Hepatitis D virus (HDV) is a deltavirus that is dependent on hepatitis B virus (HBV) for replication. It can infect individual simultaneously with HBV (co-infection) or superinfect those who are already chronic carriers of HBV.
HDV infection is particularly seen in IV drug users.
Endemic to Africa, South America and Mediterranean Basin
Co-infections with HBV
Clinically indistinguishable from an acute icteric HBV infection, although usually has severe symptoms.
Superinfections in chronic carriers of HBV
Results in an acute flare-up of previously inactive chronic HBV infection. This is usually followed by spontaneous recovery. An increase in ALT may the only indication of infection. Occasionally, there may be simultaneous recovery of HBC and HDV.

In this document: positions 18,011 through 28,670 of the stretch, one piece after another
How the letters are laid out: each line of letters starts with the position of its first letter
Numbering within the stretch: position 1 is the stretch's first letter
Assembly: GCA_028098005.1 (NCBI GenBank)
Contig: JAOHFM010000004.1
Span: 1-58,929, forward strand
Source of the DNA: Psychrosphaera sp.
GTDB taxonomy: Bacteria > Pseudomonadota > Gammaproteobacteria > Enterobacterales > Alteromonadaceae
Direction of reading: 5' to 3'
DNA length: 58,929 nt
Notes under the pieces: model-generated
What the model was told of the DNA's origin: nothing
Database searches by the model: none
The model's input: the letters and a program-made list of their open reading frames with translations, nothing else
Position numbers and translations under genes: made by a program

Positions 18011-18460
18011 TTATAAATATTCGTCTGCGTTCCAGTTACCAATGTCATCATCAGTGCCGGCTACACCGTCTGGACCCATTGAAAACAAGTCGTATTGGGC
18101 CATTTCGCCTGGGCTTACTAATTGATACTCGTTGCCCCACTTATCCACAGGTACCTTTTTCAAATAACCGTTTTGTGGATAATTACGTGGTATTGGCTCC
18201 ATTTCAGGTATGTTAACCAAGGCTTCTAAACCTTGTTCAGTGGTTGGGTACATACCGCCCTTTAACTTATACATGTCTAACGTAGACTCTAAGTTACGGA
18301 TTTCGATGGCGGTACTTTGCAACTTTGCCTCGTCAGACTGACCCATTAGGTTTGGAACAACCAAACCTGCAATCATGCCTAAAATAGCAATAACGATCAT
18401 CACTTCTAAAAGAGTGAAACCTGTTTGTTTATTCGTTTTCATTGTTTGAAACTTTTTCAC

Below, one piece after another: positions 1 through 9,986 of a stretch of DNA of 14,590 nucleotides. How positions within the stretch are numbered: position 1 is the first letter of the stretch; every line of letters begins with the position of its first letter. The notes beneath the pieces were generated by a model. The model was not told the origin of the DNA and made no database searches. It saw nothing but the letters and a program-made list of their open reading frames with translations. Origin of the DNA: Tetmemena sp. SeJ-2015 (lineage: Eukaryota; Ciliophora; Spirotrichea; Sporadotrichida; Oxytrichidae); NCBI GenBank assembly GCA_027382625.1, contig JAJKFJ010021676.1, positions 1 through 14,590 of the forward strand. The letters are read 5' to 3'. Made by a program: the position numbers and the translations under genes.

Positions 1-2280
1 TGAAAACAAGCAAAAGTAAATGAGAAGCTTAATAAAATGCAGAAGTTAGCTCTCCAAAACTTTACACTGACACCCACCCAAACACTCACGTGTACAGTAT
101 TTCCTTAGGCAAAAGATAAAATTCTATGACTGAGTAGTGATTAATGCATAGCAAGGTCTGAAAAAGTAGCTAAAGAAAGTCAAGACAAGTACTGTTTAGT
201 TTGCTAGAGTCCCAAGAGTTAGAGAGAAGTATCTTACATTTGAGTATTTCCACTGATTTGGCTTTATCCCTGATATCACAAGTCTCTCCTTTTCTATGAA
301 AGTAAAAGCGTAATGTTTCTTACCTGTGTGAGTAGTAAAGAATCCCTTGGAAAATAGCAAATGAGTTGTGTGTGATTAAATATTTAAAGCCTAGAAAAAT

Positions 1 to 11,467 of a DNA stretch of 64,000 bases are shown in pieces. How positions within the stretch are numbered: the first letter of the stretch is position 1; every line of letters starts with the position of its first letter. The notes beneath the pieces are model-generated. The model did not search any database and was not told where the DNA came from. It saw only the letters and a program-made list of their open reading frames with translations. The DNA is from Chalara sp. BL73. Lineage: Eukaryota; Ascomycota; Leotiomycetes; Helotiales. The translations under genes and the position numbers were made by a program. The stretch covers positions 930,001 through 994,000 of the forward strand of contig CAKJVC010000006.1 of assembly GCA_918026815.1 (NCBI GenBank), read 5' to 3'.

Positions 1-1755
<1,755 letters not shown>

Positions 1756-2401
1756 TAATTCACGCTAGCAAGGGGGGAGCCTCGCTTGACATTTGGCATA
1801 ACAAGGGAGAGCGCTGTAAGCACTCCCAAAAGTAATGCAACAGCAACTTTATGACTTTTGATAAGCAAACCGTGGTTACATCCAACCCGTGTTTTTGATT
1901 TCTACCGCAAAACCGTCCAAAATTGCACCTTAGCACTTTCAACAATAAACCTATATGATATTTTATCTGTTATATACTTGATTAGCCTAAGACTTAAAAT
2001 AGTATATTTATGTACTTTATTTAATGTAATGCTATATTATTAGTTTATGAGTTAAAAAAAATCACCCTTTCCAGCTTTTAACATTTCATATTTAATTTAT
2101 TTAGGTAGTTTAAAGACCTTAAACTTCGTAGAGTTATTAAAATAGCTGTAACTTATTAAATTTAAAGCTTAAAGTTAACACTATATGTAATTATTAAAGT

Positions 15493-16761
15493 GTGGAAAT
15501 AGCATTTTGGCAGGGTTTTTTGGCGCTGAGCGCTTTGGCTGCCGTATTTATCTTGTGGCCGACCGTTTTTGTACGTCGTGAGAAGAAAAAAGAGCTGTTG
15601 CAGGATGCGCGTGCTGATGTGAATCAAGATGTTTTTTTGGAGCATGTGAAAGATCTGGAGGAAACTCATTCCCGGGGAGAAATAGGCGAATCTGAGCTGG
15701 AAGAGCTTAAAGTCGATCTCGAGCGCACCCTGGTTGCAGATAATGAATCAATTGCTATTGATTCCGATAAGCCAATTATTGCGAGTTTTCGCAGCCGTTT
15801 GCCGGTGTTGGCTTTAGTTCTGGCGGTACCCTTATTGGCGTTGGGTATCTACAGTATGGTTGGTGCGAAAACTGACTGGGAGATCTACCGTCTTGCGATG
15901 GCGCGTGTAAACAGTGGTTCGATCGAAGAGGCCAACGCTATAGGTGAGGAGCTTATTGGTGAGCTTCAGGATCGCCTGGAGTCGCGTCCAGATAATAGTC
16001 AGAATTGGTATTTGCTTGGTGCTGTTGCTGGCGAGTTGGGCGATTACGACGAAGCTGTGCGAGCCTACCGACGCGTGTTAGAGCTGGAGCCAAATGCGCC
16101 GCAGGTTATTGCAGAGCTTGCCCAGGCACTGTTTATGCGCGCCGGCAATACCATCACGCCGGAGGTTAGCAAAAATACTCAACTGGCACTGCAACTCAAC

Chronic infection with HBV and HDV frequently causes rapid progression to chronic hepatitis and cirrhosis.
Anti-HDV antibodies are the principal investigation. Co-infection produces low titres (usually IgM), while superinfection results in high titres (IgM initially, then IgG).
There is no specific treatment for HDV. Management relies on adequately controlling HBV.